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Towards a complete understanding of the roles of the Exon Junction Complex in Drosophila: Identification and functional characterization of the RNA targets and protein partners of the EJC

Final Report Summary - DROSEJCINRNAREG (Towards a complete understanding of the roles of the Exon Junction Complex in Drosophila: Identification and functional characterization of the RNA targets and protein partners of the EJC)

An important aspect of mRNA regulation in living cells is nuclear mRNA packaging. The assembly of RNA and RNA binding proteins (RBPs) into messenger ribonucleoprotein complexes (mRNPs) allows information on nuclear events, such as splicing or polyadenylation, to be transmitted to the cytoplasm. Some of the RBPs can be therefore considered as landmarks of nuclear processing events on cytoplasmic mRNAs. One of these protein landmarks is the multi-protein Exon Junction Complex (EJC). The EJC core consists of four conserved subunits, the DEAD box helicase eIF4AIII, Mago nashi, Y14 and Barentsz (Btz) which are recruited to nuclear mRNAs 20-24 nt upstream of exon-exon junctions upon splicing and thereby form the holo-EJC complex. Whereas in mammals, EJC is a central component of RNA surveillance, marking incorrectly spliced mRNAs in the cytoplasm for non-sense-mediated decay (NMD), in Drosophila, the EJC has been shown to be essential for transport and localization of the maternal oskar mRNA to the posterior of the developing oocyte, a prerequisite for the formation of germ cells in the developing embryo.

The main objective of my project was to investigate the molecular engagement of EJC in the regulation of mRNA biogenesis using the fruitfly Drosophila melanogaster as a model. This goal was to be achieved by two means: first to define the EJC associated transcriptome in the living organism, second to investigate its associated proteome at detected mRNAs which should provide insights into EJC function and regulation.

During the project period:
i) I established transgenic flies co-expressing EJC subunits, differentially tagged with specific epitopes, for biochemical purification of individual EJC subunits.
ii) I designed and set up an assay in Drosophila S2 tissue cell culture to investigate how the EJC-disassembly factor PYM exerts its activity in the cell cytoplasm.
iii) I established a working protocol allowing the isolation of holo-EJC complexes bound to their mRNA targets, from naïve, translationally competent cell cytoplasm of adult flies.
iv) I set up RNAseI protection on purified holo-EJCs which in combination with an accelerated cDNA library preparation protocol and comabination genome wide Next Generation Sequencing I utilize to define the EJC associated transcriptome in Drosophila.

I revealed in collaboration with colleagues in the host group that the regulation of EJC stability in Drosophila cytoplasm differs from mammals. Investigating the function of the EJC disassembly factor PYM in this process, we found that its activity in Drosophila is dispensable for the viability and cellular homeostasis of the fly. In contrast to mammals, Drosophila PYM does not bind ribosomes. I found instead, that the activity of Drosophila PYM is regulated, suggesting that PYM in the fly is maintained in the cell cytoplasm in a defined relation of its dormant and active state. Overexpression in fly oocytes of an engineered PYM isoform that is constitutively active and depletes EJCs efficiently from mRNAs, suggested that except for oskar, for most other mRNAs in the fly ooplasm, EJC-RNA association does not exert any function. My data contributed to a recent publication in the journal PLoS Genetics, to which I contributed as second author.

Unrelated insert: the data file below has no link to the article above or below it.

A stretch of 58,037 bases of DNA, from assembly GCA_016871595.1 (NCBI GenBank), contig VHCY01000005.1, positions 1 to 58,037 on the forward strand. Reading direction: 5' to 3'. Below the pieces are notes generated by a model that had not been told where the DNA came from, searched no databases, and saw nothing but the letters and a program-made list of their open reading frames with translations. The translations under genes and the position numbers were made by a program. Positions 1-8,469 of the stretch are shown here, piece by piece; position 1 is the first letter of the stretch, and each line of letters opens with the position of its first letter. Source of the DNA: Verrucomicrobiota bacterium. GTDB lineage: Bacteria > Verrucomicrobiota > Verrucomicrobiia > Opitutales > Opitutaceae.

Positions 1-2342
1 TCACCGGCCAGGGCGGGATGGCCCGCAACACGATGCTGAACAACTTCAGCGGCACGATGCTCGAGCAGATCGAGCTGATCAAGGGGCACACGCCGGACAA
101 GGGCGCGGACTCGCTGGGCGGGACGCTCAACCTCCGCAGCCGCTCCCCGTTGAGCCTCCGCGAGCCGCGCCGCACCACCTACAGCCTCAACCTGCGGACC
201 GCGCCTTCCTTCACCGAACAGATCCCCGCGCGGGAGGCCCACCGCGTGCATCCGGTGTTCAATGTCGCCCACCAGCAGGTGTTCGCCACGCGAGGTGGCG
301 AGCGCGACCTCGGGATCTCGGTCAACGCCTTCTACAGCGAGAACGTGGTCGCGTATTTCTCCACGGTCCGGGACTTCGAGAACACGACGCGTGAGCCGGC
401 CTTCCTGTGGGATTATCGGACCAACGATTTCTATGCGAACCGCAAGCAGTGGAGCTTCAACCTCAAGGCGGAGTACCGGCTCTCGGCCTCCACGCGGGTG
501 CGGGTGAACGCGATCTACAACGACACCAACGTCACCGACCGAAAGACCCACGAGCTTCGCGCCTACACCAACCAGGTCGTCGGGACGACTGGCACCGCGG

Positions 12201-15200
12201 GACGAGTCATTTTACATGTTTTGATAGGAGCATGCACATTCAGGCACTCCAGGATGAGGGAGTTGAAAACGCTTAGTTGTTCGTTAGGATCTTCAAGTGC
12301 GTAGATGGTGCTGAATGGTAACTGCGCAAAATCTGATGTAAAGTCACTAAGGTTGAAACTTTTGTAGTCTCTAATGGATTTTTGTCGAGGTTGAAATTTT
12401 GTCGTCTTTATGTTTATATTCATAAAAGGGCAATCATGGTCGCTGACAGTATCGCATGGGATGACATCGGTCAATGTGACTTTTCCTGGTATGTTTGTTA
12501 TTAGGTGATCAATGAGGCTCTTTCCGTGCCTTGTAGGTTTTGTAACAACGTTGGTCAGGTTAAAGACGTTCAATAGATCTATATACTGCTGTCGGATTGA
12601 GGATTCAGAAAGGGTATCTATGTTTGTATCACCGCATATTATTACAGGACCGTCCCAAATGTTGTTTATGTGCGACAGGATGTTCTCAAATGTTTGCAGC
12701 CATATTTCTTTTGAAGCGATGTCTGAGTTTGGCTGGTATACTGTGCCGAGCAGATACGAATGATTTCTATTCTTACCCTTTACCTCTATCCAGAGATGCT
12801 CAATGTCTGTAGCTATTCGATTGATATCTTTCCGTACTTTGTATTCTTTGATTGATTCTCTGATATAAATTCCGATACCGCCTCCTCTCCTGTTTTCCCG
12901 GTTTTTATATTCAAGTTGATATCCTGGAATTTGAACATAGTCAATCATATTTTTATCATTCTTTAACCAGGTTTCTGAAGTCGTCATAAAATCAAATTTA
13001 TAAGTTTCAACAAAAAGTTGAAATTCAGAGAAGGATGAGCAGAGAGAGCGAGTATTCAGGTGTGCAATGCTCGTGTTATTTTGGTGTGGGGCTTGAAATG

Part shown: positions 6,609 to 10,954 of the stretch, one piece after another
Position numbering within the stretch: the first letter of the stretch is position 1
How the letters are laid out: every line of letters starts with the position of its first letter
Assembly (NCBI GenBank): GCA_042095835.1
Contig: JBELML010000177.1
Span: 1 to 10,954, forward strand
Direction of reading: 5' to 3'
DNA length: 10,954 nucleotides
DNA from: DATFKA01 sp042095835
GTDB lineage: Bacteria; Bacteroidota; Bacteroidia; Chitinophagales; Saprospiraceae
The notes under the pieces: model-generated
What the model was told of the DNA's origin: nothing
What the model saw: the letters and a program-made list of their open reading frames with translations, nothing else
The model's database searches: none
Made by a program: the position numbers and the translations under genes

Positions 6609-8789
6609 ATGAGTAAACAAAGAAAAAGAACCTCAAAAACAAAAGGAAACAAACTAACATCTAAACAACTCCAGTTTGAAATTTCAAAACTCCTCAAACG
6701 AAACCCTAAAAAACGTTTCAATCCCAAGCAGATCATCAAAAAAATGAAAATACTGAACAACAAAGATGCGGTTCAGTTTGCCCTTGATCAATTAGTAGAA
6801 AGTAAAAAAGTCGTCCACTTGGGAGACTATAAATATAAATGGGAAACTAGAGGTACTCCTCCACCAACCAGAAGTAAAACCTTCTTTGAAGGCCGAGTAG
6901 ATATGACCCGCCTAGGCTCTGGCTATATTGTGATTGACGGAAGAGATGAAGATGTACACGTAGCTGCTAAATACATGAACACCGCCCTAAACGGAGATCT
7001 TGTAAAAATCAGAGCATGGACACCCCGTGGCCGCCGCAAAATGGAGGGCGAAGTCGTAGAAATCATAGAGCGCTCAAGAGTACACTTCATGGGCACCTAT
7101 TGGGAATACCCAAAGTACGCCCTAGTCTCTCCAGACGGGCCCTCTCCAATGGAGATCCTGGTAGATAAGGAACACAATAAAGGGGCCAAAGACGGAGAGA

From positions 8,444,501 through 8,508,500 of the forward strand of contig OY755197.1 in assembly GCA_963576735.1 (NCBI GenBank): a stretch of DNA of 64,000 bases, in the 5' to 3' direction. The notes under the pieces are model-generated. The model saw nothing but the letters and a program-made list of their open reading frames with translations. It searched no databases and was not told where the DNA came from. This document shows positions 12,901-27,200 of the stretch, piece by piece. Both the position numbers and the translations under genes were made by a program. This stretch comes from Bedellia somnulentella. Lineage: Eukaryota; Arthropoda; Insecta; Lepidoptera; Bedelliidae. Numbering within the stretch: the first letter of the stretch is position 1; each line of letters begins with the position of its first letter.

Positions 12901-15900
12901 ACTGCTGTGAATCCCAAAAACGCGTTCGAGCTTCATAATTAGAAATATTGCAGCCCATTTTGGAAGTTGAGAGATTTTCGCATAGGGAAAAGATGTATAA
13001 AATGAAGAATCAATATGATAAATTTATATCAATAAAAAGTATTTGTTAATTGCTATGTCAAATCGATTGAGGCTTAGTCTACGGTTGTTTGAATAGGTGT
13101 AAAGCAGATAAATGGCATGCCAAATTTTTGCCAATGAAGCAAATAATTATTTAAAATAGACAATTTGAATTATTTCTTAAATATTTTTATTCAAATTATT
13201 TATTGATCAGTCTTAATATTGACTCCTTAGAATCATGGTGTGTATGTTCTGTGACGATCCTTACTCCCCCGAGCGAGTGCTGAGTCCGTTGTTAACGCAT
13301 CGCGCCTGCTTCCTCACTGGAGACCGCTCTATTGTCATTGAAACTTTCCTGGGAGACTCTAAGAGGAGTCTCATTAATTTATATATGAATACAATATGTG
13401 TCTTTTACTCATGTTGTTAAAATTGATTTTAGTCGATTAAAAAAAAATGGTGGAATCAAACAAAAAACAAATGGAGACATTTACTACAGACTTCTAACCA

Confirming the previous finding, I observed in genome wide sequencing results of the EJC associated transcriptome, that in adult flies only a subset of cytoplasmic mRNAs are stably associated with the EJC. Interestingly, a great portion of the detected transcripts, do not show a homogenous, but rather a differential distribution of EJC deposition along exon-exon junctions. A prominent representative in this class of transcripts is the oskar mRNA. I found that in vivo, EJC primarily bound to first exon-exon junction in the oskar mRNA, but is hardly present if not completely absent at its second and third junction. This is of importance since the host group showed in the past that nuclear splicing of at the first junction is a pre-requisite for posterior localization of oskar mRNA in the oocyte. In contrast, the host group showed that in vitro all oskar exon-exon junctions are bound with EJCs upon splicing in vitro. This suggests that the distribution of isolated EJCs along bound transcripts in vivo may differ significantly from what was observed in the past based on EJC binding in vitro. Currently investigations into this are still ongoing and will be finalized in the next 6 months. In collaboration with the laboratory of Jernej Ule, I am currently developing; a pipeline for data mining my sequencing results, allowing us an automated evaluation of further EJC sequencing approaches. Ultimately, this analysis will generate a transcriptome wide, comprehensive catalogue of EJC binding sites, their distribution and with this, the mode of posttranscriptional regulation of the associated transcripts will be established.

Once published, my results will be of special importance for the field, since they will provide novel and profound insights into the complex interplay of co-transcriptional and posttranscriptional regulation of gene expression in living organisms. This will widen our knowledge of how posttranscriptional control of gene-expression may impact cell polarity, and consequently how it impacts cellular differentiation and proliferation, during animal development, organogenesis and tissue homeostasis, and finally cancer development.